The priority 506 is information indicating a priority pertaining to data saving of each updated data. Upon saving data, updated data having a high priority 506 is preferentially saved. The priority 506 is given according to the type and use frequency of an application program using the updated data. For example, the priority of the updated data is set to be higher for an application program having a higher degree of importance according to a degree of importance of each application program set in advance by a user. Further, the priority of the updated data is set to be higher for an application program having a higher use frequency. This enables the updated data having a high priority to be saved even in case where perfect data saving cannot be performed by any chance.

The update time 507 is information indicating time of updating the updated data. The update time 507 is recorded after the processing of Step S403 of FIG. 4 and when the updated data is saved. At the time of power recovery, the data configuration before the data saving can be restored by recovering the data in a time order of the update time 507.

In the updated data information table 500 described above, the backup source address of the updated data and the backup destination address in the nonvolatile memory 160 are respectively recorded in the update address 501 and the backup destination address 502 and the nonvolatile memory save flag 504 is set as “1” in case where the updated data is saved in the nonvolatile memory 160. Thereafter, in case where the updated data is saved in the HDD 130, the nonvolatile memory save flag 504 is set as “0” and the HDD save flag 505 is set as “1”. Further, in case where the updated data stored in the DRAM 140 is saved in the HDD 130, an address on the DRAM 140 as a save source and an address on the HDD 130 as a save destination are respectively recorded in the update address 501 and the backup destination address 502 and the HDD save flag 505 is set as “1”.

FIG. 6 is an example of a flow chart showing a control logic of the data saving process of the power supply control processor 200 in case of a power outage according to the embodiment of the present invention.

Here is described the data saving process in case where the power from the external power supply 180 is stopped to enter a so-called power outage state.

First, in Step S610, the power supply control processor 200 checks a state of the external power supply 180. Specifically, the power supply control processor 200 monitors the power from the external power supply 180 based on an output value of the A/D converter 230. For example, the power supply control processor 200 periodically checks the power from the external power supply 180.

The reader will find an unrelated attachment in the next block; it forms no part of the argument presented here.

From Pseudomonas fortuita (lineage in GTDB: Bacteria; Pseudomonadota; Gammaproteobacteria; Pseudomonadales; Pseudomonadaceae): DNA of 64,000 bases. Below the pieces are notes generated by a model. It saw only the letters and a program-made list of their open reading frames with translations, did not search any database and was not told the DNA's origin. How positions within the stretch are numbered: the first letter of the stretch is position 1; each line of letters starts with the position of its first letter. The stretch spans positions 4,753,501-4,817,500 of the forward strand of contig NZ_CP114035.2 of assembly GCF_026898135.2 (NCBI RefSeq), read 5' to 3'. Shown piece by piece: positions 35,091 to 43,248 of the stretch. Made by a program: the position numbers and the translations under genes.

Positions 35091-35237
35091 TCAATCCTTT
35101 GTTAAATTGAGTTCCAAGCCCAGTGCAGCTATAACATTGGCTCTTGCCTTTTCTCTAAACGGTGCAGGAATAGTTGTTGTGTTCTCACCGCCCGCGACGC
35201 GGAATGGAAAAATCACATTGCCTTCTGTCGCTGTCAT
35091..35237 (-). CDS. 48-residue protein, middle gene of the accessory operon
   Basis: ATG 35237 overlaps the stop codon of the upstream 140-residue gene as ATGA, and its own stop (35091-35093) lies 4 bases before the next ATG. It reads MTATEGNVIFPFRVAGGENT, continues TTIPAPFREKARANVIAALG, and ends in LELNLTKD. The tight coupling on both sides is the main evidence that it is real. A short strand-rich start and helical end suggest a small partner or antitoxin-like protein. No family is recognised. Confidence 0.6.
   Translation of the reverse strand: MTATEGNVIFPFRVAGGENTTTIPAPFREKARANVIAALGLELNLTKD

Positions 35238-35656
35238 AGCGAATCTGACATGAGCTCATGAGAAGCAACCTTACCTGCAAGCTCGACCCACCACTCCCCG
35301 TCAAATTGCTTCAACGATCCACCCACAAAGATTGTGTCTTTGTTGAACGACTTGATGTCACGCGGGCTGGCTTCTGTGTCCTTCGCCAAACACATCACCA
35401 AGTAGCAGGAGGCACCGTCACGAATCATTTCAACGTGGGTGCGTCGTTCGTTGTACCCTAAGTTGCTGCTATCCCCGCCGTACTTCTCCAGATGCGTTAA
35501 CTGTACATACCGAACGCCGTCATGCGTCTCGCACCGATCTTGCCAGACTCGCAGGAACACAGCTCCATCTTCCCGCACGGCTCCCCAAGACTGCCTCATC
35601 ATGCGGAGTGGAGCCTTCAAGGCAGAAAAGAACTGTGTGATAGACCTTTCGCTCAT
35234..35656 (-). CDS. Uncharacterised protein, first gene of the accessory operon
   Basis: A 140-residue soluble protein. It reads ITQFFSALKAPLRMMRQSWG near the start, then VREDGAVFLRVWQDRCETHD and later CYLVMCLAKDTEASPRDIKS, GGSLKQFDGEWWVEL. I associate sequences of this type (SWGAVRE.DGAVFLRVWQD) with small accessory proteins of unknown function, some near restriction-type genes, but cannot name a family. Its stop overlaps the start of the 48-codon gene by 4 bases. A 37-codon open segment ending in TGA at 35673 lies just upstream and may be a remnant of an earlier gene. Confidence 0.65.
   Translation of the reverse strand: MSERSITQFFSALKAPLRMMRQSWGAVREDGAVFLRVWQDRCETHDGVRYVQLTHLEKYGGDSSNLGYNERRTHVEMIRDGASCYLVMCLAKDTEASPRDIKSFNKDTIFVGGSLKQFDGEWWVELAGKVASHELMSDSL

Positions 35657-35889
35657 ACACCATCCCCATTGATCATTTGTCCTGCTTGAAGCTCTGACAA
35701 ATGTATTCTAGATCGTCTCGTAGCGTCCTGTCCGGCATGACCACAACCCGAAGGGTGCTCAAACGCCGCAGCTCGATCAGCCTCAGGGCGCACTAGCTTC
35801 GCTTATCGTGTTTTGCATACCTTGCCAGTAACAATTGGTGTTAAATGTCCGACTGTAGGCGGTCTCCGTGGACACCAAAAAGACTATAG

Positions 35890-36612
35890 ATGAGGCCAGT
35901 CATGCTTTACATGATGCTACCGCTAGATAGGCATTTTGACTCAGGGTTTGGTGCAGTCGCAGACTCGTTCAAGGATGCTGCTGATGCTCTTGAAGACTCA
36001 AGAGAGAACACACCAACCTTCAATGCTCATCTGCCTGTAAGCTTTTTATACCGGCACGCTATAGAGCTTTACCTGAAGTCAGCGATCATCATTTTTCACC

Subsequently, in Step S620, the power supply control processor 200 determines whether the power from the external power supply 180 is stopped, based on the output value of the A/D converter 230. In case where the power from the external power supply 180 is not stopped (No in S620), the process is terminated (S650) since the data saving process in a power outage is not necessary.

On the other hand, in case where the power from the external power supply 180 is stopped (Yes in S620), the power supply control processor 200 starts the DC/DC converter 260 and switches to drive the mother board 100 based on power fed from the battery 250 (S630). In Step S630, the mother board 100 is driven by power from the capacitor 240 until a switch is made to power feeding by the battery 250.

Thereafter, in Step S640, the power supply control processor 200 notifies the switch to the power feeding by the battery 250 to the control processor 150 and the control processor 150 saves data. Data saving by the control processor 150 is described later using FIG. 7. Thereafter, the process is terminated (S650).

By the process described above, the power supply control processor 200 saves the data in case where the power from the external power supply 180 is stopped to enter the so-called power outage state.

FIG. 7 is an example of a flow chart showing a control logic of the data saving process of the control processor 150 in case of a power outage according to the embodiment of the present invention. Here, the processing in Step S640 of FIG. 6 is described in detail.

First, in Step S710, the control processor 150 checks the updated data that is not recorded in the nonvolatile storage device out of each updated data registered in the updated data information table 500 (see FIG. 5). Specifically, the updated data for which the save flags 504 and 505 are both set as “0” in the updated data information table 500 is checked.

Subsequently, in Steps S720 and S730, the control processor 150 saves a register value of the CPU 110 and the page table stored in the DRAM 140 into the nonvolatile memory 160 respectively.

Thereafter, in Step S740, the control processor 150 writes data in a page for which the dirty bit is dirty (i.e. dirty data), out of data stored in the cache memory in the CPU 110, back to the DRAM 140 (write-back). Here, the dirty data is data stored in the cache memory in the CPU 110 and updated that is different from the content of the data stored in the DRAM 140 by a writing operation executed by the CPU 110.